9 Factors Behind Counterfeiting 1.Large numbers of producers of poor quality medicines and MC < Price of counterfeits 2.Freer trade – relaxed border controls 3.Long distribution chains; parallel trade; trading of pharmaceuticals by brokers as commodities 4.Economic motive – poverty, and looking for “bargain” products 5.Lax enforcement – low prioritization to counterfeits 6.Loose distribution systems outside pharmacies 7.New element -- the Internet 8.Weak intellectual property protection 9.Not recognized as an international threat

10 FDA Concerns About Drug Safety (September 2003) Of 1,153 imported drug products examined, the overwhelming majority, 1,019 (88%)…contained unapproved drugs. Many of these imported drugs could pose clear safety problems. From many countries. For example,15.8% (161) entered the U.S. from Canada; 14.3% (146) from India; 13.8% (141) from Thailand; and 8.0% (82) from the Philippines. The remaining entries came from other countries. Drugs: 1) different from those approved by FDA; 2) requiring careful dosing; 3) with inadequate labeling; 4) inappropriately packaged; 4) with dangerous interactions; 6) that carry risks requiring initial screening and/or periodic patient monitoring; 7) controlled substances; 8) only for animals

11 FDA Backgrounder: New FDA Initiative to Combat Counterfeit Drugs -- Attachment Counterfeit duplication of product labeling. Backgrounder Media ContactsMedia Contacts | FDA News Page FDA Home Page | Search FDA Site | AZ Index Index | Contact FDA | Privacy | AccessibilityFDA News Page FDA Home PageSearch FDA SiteAZ Index IndexContact FDAPrivacyAccessibility FDA Website Management Staff

12 FDA Interim Conclusion: Actions “As a result of the current blitz, we are re- evaluating the enforcement strategies and objectives we use to target the entry of unapproved and/or counterfeit drug products through international mail facilities.” FDA News 29 September 2003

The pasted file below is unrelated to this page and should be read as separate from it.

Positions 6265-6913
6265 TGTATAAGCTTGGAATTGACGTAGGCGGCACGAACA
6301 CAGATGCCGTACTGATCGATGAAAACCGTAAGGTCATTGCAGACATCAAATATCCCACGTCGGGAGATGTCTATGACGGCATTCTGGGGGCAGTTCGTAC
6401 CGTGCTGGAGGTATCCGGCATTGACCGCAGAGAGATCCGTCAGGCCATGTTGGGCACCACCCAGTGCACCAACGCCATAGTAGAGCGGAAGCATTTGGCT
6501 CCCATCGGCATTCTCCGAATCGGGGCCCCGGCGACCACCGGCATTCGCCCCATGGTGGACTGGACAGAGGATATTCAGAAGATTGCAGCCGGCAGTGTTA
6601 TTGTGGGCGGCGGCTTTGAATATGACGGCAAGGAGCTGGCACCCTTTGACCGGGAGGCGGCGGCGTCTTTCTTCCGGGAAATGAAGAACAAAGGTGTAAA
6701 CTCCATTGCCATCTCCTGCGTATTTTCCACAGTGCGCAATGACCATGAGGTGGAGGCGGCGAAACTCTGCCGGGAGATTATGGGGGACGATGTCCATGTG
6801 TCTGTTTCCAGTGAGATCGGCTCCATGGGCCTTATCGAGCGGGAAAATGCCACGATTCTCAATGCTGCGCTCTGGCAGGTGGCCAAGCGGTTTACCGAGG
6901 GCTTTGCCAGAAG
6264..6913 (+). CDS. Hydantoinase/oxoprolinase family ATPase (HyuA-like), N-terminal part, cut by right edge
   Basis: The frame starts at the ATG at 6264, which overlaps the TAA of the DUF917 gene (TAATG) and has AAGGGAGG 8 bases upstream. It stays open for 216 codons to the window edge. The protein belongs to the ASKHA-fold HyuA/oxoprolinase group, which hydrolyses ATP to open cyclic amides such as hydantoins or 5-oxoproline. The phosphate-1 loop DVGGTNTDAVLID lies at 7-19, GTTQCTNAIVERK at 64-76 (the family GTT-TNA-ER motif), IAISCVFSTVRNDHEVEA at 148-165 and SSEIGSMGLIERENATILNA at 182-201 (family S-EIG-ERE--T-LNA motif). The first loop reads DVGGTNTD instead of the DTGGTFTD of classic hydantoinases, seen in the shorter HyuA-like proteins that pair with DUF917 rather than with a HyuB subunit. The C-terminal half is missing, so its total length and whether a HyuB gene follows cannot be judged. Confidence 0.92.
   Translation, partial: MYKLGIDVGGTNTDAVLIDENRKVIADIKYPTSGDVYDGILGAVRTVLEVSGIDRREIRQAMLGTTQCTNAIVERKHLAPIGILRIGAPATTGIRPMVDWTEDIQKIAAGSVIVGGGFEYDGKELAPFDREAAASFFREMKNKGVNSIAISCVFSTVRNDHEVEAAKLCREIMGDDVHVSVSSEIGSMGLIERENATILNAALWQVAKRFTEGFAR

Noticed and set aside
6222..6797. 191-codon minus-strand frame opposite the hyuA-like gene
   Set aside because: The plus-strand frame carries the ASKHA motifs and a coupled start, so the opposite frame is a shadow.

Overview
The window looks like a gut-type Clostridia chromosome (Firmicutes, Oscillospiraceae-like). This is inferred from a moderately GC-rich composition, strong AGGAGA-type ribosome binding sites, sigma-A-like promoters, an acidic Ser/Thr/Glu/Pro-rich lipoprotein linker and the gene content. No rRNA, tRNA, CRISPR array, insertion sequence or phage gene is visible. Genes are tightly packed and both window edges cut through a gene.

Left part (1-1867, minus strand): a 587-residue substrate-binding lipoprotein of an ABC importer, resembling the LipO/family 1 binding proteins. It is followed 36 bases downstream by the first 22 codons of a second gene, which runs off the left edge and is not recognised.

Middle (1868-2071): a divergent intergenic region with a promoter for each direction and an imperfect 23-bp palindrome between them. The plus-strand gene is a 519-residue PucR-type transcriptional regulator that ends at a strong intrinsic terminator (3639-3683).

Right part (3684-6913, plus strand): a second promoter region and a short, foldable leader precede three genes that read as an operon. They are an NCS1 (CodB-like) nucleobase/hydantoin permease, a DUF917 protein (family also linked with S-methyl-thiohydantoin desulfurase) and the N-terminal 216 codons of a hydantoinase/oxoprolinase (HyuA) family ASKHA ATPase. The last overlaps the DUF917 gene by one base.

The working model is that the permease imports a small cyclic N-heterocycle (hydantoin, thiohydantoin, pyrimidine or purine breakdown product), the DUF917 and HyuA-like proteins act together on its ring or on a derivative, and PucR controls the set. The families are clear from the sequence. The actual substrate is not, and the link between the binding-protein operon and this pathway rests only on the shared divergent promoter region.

13 Why No Collective Priority Global Action??? Ignorance about the scope of the problem and its extent in sector of generic products Problem is not recognized as more than a “commercial issue”: association with “branded” products Confusion of counterfeiting issue with IP issues Confusion of counterfeiting with issues facing jeans and watches Priority in global monitoring and control by police authorities given over to illegal drugs Refusal of some regulatory agencies to admit problem WHO’s disease focus; relatively low priority given to quality until recently

14 Pharmaceutical Security Institute (PSI) The R&D industry’s anti-counterfeiting organization consisting of seventeen companies from US, Europe and Japan Located in past in Italy, now in US; Director Thomas Kubic (formerly FBI) Aim is to combat counterfeiting and illegal diversion which result in danger to the patient and damage the image of the industry as a whole and as individual companies

15 Current and Future Risks Treatment failure in malaria, TB and HIV/AIDS Growth of resistance to existing anti- infectives from use of sub-par treatments Spread of drug resistant pandemics Loss of confidence in medical therapies Use of illegal funds to finance further illegal manufacture of medicines and even terrorism

16 What Needs To Be Done? Consumer: greater awareness of risks Government: –Elevate priority and raise penalties –Interagency coordination (police, customs, regulatory, postal) Industry: pursue counterfeiters with laws in place; use technology to foil counterfeiting; lobby new laws Wholesalers: higher standards of association Pharmacists: know supply chain Everyone: Work to improve access to quality medicines